The Commonwealth Court noted that they are compelled to follow their own precedent whenever it conflicts with the precedent of the Superior Court. The Commonwealth Court precedent interpreting Section 385 of the Restatement (Second) of Torts differs from that of the Superior Court, and the Trial Court erred by applying Superior Court precedent. Commonwealth Court precedent indicates that a contractor who negligently creates an artificial condition that causes bodily injury can be liable for the injury “regardless of whether the contractor has surrendered possession of the land, and the work has been accepted.” Section 385 does not require that the defect be latent for liability to be imposed against the contractor. The fact that Oil City was aware of the defective steps was irrelevant to the liability of Burns and Struxures to third party users of the steps. The Order was reversed and remanded.
Questions about this case can be directed to Doug Keil at (412) 926-1428 or email@example.com.
Doe v. Bright Horizons Children’s Ctr.
Pennsylvania Superior Court
No. 1733 EDA 2020, 2021 Pa. Super. 183
Decided: September 10, 2021
Superior Court reviews transfer of negligence case pursuant to the forum non conveniens doctrine.
Parents of a Doe plaintiff brought this negligence action in Philadelphia County against a number of Bright Horizons Defendants and the Penn State University seeking damages for sexual abuse their child suffered at Creative Beginnings Child Care Center. The Child Care Center where the acts occurred was located in Berks County. The Bright Horizons Defendants moved to transfer the case to Berks County because, alongside the location of the acts and evidence, the Child Care Center would be unable to operate within state staffing requirements while nearly half of their staff named in the Amended Complaint would be needed at trial in Philadelphia. In contrast, the Berks County Courthouse is just moments from the Child Care Center, allowing for the continued operation of the facility.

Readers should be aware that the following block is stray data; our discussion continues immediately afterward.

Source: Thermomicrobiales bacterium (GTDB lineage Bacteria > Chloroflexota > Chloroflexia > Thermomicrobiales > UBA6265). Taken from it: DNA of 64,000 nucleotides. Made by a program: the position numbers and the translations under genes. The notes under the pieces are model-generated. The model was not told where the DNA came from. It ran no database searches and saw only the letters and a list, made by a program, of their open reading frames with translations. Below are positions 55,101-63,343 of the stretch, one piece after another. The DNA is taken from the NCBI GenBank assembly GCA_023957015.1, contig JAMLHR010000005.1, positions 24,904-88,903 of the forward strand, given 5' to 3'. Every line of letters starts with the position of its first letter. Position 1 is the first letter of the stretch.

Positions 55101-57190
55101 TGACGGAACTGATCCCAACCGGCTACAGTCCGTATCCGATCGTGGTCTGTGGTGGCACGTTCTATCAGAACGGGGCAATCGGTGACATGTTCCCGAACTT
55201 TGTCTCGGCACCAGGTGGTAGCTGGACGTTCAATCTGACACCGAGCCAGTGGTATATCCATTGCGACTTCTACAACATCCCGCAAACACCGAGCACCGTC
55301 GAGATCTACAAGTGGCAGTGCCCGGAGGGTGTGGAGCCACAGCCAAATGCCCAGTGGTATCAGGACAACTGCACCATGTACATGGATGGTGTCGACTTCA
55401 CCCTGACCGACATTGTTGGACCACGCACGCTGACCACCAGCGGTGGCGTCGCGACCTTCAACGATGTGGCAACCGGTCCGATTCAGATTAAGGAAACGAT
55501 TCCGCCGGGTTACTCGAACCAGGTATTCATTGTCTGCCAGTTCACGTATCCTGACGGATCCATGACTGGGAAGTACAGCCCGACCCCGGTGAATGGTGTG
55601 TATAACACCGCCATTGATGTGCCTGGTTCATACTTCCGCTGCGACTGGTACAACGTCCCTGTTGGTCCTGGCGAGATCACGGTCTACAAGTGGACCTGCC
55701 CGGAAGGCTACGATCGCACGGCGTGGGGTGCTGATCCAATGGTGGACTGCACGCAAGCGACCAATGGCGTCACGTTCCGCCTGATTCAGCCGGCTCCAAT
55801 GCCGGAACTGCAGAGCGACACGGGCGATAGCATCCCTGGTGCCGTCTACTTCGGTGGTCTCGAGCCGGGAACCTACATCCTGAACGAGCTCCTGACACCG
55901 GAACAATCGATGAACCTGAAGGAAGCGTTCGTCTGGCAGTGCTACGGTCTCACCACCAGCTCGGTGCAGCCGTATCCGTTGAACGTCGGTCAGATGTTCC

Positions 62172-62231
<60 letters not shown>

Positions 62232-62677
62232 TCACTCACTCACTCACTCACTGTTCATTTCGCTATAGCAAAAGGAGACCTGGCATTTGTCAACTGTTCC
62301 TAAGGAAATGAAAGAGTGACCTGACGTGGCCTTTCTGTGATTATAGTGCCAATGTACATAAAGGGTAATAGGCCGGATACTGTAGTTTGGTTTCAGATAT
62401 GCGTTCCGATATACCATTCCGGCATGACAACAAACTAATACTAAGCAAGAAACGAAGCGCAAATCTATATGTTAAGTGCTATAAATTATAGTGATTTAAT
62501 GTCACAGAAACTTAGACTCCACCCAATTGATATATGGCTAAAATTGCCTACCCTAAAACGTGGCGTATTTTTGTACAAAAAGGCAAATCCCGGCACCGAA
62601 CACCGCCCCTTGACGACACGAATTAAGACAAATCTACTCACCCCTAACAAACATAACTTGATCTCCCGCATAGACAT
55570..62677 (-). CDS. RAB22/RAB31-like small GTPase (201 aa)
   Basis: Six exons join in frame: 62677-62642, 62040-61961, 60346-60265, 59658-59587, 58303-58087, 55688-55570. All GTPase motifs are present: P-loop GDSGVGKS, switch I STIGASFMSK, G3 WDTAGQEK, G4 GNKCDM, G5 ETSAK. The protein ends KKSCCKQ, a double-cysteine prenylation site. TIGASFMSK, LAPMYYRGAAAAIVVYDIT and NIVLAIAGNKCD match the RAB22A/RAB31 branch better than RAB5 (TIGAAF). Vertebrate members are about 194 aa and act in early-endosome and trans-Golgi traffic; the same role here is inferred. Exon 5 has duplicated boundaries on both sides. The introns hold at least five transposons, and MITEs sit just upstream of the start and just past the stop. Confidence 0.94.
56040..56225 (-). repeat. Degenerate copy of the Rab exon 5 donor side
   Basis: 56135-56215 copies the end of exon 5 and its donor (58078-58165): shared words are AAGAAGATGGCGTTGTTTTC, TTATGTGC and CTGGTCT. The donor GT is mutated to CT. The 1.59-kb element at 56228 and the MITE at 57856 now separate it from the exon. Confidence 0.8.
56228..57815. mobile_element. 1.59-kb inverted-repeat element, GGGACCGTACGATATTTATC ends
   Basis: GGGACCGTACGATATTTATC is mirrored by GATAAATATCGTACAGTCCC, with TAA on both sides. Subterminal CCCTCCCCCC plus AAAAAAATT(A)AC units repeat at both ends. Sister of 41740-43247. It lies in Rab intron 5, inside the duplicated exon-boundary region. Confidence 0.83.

The Trial Court granted the Motion and transferred the case to Berks County. The Plaintiffs timely appealed to the Superior Court.
The Superior Court affirmed the Order of the Trial Court. It held that the Trial Court operated within their discretion and appropriately considered the totality of the evidence including the residency of witnesses, the distance of travel between the two courthouses, and the impact of the travel time and teacher absence on the Child Care Center’s operation, and the children and parents who are affected by the Center’s staffing and operation. The Superior Court held that there was a reasonable evidentiary basis for the Trial Court’s Order transferring venue under Pa.R.C.P. No. 1006(d)(1), and affirmed the Order.
Questions about this case can be directed to Logan Nagle at (717) 255-7234 or firstname.lastname@example.org.
Ramirez-Aguilar v. Sicinski
Pennsylvania Superior Court
No. 1476 EDA 2020, No. 1477 EDA 2020
Decided: September 9, 2021
Repeated failures to comply with discovery orders results in preclusion of evidence and dismissal of claim.
The motor vehicle accident at issue occurred in 2017, and Ramirez-Aguilar filed suit in May of 2019. Soon after, Sicinski sent Ramirez-Aguilar Interrogatories and Requests for Production of Documents. When Ramirez-Aguilar failed to respond, Sicinski filed a Motion to compel. Ramirez-Aguilar did not contest the Motion and was ordered to serve responses within 20 days. Ramirez-Aguilar did not comply, leading Sicinski to file a Motion for sanctions. The day before the scheduled hearing on the Motion for sanctions, Ramirez-Aguilar served his responses. However, Sicinski nonetheless pursued his Motion for sanctions because Ramirez-Aguilar provided few medical records with his responses, and none related to his post-accident treating physician. The parties agreed to an additional 30 days to respond, and Judge Shirdan-Harris ordered that if Ramirez-Aguilar again failed to comply, that Sicinski could seek preclusion of evidence upon further order. Ramirez-Aguilar again failed to comply. Sicinski thus filed a Motion for sanctions seeking to preclude Ramirez-Aguilar from testifying and presenting evidence at arbitration/trial. When Ramirez-Aguilar failed to appear at the hearing or otherwise respond to the Motion, Judge Shirdan-Harris granted the Motion for sanctions as uncontested and precluded Ramirez-Aguilar from presenting evidence. Sicisnki then filed a Motion for summary judgment which was assigned to Judge Patrick. Over two and half months later, Ramirez-Aguilar filed an untimely opposition to the Motion for summary judgment, along with a Motion to vacate Judge Shirdan-Harris’s preclusion Order. Judge Shirdan-Harris denied the Motion to vacate, and Judge Patrick granted the Motion for summary judgment.